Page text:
Fla. Stat. 61.13 child custody factors

In Florida the term “child custody” is not used except in special cases such as when a parent is in jail, a parent cannot care for a minor child due to severe mental or physical illness, a parent has been adjudicated guilty of child abuse, sexual abuse, or domestic violence, or a parent has an active history of drug or alcohol abuse. If one or both parents are found to have the above strikes against them, then Family Court will give full care “custody” to the non-offending parent. If both parents are proven unable to care for the minor child,...

Modifying a Parenting Plan in Florida

Time marches on, and so do people. No matter how much a person would like to look into the future and find out what will happen, this just isn’t possible. When a parenting plan is drawn up both parties do so with the limited knowledge of what will happen in the future and how each thinks the requirements of shared parenting, including timesharing, will work the best in their particular case. All seems to go well for a while and then there are changes that may occur which can make the parenting plan as written become unrealistic and sometimes even...

Holiday Timesharing

Holidays are, for most families, some of the best times of the year. This is especially true for young children unless their family is extremely poor, so they feel left out when compared to other children. Children and grownups alike look forward to spending time together, and as in the case of birthdays and December holidays look forward to the tradition of gift-giving. But what happens when there is a divorce? How do children and parents share those special days? In many states, Florida included, when there are minor children (children from birth to age l8) involved, the state requires a...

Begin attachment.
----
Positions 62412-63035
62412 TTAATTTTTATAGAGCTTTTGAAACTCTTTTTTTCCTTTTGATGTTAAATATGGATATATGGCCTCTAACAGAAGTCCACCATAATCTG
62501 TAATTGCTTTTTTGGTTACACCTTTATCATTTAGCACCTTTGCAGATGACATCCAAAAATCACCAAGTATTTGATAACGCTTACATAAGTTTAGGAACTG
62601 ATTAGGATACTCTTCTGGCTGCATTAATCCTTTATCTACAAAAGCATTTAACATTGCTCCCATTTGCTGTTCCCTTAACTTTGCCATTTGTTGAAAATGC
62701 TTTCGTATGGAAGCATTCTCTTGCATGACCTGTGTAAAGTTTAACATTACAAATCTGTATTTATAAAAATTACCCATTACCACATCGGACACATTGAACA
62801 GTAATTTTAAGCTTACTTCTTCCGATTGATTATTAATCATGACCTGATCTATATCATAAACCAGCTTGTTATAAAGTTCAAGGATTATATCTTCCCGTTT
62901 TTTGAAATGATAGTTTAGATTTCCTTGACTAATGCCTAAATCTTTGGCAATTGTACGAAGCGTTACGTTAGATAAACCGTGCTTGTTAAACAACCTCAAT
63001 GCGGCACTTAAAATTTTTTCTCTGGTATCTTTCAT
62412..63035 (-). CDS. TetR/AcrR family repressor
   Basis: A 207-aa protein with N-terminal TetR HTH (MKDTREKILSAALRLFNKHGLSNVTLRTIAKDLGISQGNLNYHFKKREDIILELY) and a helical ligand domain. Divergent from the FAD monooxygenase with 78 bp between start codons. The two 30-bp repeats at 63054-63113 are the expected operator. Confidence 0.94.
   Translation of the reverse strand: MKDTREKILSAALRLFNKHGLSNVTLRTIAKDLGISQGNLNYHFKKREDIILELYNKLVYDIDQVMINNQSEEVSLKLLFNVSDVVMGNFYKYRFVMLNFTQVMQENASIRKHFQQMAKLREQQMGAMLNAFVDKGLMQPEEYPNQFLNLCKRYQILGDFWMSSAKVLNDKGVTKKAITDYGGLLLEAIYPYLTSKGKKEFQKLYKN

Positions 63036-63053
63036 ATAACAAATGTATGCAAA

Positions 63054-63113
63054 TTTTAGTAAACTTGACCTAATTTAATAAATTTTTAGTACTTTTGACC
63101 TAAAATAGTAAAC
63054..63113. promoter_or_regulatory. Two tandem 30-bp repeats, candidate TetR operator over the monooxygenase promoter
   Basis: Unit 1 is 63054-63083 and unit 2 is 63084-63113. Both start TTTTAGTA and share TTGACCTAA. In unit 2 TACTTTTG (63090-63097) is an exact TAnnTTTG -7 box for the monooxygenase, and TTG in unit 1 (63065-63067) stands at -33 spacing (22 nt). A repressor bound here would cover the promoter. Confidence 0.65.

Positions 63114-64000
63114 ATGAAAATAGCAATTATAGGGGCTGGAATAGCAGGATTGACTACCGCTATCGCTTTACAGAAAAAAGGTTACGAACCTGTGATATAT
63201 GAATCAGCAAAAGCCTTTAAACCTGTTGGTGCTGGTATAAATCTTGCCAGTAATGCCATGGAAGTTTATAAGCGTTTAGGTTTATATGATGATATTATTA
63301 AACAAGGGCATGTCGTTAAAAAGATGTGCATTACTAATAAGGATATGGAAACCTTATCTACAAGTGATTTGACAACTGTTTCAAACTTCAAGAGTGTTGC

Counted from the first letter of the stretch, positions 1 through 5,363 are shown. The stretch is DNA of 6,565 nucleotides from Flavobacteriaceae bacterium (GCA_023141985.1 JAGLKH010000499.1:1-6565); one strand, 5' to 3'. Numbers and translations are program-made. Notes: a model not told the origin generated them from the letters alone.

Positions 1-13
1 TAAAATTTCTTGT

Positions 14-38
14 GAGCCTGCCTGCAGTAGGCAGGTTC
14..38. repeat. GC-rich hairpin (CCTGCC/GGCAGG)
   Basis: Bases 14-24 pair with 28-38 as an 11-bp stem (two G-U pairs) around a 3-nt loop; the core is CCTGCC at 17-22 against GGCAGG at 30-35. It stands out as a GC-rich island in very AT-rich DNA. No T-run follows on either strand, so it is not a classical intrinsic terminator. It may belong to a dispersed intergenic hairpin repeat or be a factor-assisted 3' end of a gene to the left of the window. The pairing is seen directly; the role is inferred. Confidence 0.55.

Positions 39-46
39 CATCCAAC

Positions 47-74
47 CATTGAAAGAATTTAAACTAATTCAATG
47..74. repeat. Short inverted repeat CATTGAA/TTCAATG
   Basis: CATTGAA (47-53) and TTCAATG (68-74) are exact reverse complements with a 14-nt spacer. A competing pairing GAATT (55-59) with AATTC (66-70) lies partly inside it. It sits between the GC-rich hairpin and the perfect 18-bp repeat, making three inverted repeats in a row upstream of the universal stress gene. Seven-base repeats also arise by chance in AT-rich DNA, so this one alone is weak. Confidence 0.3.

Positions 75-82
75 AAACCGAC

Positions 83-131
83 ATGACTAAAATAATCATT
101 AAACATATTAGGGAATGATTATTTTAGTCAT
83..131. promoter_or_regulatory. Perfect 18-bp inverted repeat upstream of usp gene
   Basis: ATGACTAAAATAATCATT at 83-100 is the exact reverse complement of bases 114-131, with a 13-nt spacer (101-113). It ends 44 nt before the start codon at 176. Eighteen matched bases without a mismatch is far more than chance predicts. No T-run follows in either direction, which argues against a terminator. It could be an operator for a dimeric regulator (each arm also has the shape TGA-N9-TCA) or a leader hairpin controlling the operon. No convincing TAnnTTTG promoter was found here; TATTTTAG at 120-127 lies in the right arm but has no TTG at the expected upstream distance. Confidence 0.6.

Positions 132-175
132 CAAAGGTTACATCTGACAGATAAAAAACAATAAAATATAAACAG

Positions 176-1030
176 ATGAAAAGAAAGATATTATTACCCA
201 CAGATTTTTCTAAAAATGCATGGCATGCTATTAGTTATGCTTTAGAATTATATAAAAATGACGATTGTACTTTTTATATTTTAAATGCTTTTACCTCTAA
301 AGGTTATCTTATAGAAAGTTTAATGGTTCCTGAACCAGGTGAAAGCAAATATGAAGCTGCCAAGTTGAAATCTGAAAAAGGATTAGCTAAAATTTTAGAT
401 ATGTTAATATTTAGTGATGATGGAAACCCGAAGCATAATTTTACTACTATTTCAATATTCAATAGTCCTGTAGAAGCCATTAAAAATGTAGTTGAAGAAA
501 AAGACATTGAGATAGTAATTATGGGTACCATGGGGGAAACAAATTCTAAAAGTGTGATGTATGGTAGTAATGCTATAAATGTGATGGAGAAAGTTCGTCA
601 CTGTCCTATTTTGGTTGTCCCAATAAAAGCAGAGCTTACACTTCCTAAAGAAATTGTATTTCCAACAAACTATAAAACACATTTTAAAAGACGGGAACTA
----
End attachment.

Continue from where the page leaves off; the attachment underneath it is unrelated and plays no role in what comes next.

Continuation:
How to Prepare for When the Divorce is Over

Divorce, or dissolution of marriage as it is termed in modern times, is never an easy or pleasant experience. In most cases, life, as it has been, will be disrupted and changed. Both parties, whether either wants the divorce or not, will be faced with a different way of doing things during the proceedings and even more so once the divorce is over. Fortunately, even in the best of circumstances, a divorce takes time to become final and thus allows a person time to prepare for what lies ahead. While no one wants to plan a future with so much...

Equal Time Sharing is Quickly Becoming the New Standard

For many years the idea that one parent, usually the mother, should be the primary caregiver for minor children following a divorce or separation was the norm. The primary caregiver was typically referred to as having “custody” while the other parent was referred to as noncustodial, having secondary custody. Often the noncustodial parent had very specific visitation rights with little or no overnights with their child. All decisions, major or minor, were made by the custodial parent without the necessity of input from the other parent. Obviously, this makes for a very one-sided developmental plan for a child as well...

Do NOT follow this link or you will be banned from the site!